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Detroit Pistons off to sizzling start, but fans slow to get on board

From NBA media reports

If someone would have told you the Detroit Pistons would sit in the No. 2 spot in the Eastern Conference standings some 13 games into this season, you’d have laughed out loud. But the Pistons are the ones smiling after collecting their fifth straight win yesterday while continuing their surprising start in a redemptive season for coach Stan Van Gundy’s crew.

* Recap: Pistons 112, Heat 103

Now if they could just get the home fans out in full force at their new downtown home. The only disappointing factor in the Pistons’ season-opening surge has been the absence of bodies at Little Caesars Arena. The new digs are the Pistons home after years at the Palace of Auburn Hills in northern suburbs. It’s a complicated issue, one Rod Beard of the Detroit News does his best to explain:

If you build it, they will come.

That’s not necessarily so, especially in the case of Little Caesars Arena, where both the Pistons and Red Wings have had trouble drawing large crowds early in their respective seasons. The attendance issues in the first season at the ballyhooed new state-of the-art arena in Detroit, which attracted the Pistons from their still-pretty-darn-good home at The Palace of Auburn Hills, has been well-documented.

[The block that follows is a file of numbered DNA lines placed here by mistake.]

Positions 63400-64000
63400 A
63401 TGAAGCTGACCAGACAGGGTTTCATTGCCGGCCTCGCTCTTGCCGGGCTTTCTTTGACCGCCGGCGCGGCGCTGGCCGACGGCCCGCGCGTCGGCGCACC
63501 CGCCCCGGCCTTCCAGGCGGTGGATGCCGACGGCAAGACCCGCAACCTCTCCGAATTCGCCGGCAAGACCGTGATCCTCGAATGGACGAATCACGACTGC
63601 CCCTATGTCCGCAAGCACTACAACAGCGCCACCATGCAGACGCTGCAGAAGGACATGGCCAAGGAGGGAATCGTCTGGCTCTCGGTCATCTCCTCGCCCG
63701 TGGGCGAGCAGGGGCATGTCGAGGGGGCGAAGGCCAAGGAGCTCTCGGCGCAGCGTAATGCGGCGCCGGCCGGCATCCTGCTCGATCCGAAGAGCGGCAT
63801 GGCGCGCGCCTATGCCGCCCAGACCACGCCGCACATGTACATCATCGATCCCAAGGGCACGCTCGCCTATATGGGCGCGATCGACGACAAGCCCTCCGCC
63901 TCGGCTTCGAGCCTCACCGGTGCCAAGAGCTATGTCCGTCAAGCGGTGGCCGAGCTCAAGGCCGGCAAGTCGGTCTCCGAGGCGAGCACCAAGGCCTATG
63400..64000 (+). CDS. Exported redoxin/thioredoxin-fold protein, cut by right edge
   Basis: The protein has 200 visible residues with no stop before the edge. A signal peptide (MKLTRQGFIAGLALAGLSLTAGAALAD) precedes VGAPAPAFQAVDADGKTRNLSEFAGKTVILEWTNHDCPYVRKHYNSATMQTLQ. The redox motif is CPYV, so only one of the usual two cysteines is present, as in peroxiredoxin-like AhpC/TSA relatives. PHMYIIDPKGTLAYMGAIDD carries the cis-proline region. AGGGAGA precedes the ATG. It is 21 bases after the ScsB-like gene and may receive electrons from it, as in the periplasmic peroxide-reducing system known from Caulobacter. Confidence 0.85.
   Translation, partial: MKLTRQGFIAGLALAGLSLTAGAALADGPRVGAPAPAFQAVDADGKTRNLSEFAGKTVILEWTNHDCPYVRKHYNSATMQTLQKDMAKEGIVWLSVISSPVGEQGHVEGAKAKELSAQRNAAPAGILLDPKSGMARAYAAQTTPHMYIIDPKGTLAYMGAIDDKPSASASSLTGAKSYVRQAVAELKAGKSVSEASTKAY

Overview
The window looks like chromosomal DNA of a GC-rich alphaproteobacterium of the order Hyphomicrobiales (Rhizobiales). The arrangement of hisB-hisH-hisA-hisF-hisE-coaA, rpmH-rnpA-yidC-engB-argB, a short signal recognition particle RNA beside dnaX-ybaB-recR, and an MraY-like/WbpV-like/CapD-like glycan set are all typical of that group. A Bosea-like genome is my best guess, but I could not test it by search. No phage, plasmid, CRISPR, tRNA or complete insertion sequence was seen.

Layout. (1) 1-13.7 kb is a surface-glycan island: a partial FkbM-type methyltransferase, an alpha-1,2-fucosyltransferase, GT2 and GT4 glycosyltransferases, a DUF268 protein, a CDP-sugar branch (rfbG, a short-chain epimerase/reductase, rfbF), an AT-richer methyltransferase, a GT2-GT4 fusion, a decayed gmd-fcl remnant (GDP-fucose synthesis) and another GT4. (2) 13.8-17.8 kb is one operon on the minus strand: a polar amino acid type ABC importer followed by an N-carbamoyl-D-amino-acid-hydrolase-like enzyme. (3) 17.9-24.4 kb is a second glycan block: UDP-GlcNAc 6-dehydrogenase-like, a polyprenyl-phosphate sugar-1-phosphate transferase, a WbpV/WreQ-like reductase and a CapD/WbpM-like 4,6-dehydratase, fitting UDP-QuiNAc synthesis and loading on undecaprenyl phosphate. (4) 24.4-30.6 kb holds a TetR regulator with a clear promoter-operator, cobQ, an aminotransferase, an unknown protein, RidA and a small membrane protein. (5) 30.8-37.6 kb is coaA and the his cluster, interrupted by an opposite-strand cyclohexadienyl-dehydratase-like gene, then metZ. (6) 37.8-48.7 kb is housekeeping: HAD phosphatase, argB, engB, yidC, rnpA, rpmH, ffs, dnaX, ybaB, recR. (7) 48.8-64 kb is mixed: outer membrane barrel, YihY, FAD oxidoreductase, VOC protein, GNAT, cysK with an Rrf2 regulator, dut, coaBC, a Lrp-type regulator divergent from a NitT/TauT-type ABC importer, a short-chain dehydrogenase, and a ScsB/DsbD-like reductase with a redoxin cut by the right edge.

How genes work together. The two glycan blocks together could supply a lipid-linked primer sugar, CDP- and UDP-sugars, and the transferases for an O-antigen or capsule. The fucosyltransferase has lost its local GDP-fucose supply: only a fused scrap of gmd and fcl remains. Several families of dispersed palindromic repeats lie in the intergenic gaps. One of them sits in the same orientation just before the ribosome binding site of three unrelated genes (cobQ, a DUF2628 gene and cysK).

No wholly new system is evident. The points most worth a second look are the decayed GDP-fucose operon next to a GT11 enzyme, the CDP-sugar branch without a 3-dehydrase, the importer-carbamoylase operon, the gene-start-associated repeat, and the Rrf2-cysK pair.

There are myriad reasons for the empty seats, ranging from fan malaise to higher ticket prices. Just a quick gander at the cost for upper-level seats for some random games seems to be price-prohibitive for many fans. Along with all the excellent new elements of the fan experience from the concourses to the premium areas, there seems to be a price to pay for the newness of Little Caesars Arena.

More than that, though, getting larger crowds for the Pistons is going to require a change in behavior from a new segment of the fan base that isn’t yet accustomed to coming downtown for games. While The Palace had a somewhat consistent group of dedicated fans, many of them were from Oakland County and are not making the trek to downtown Detroit — for many of the same reasons that Detroiters weren’t heading up to Auburn Hills.

Many had expected that with the opening of the new arena, city residents and those from disparate parts of the metro area would flock to the new digs. It doesn’t appear so — at least so far. And it’s readily apparent on TV and in photos from social media: the bright red seats may have been a bold aesthetic choice, but turned out to not be such a good idea for video. There are as many of those empty seats in wide camera shots as there are of fans in them in the pricier lower bowl.

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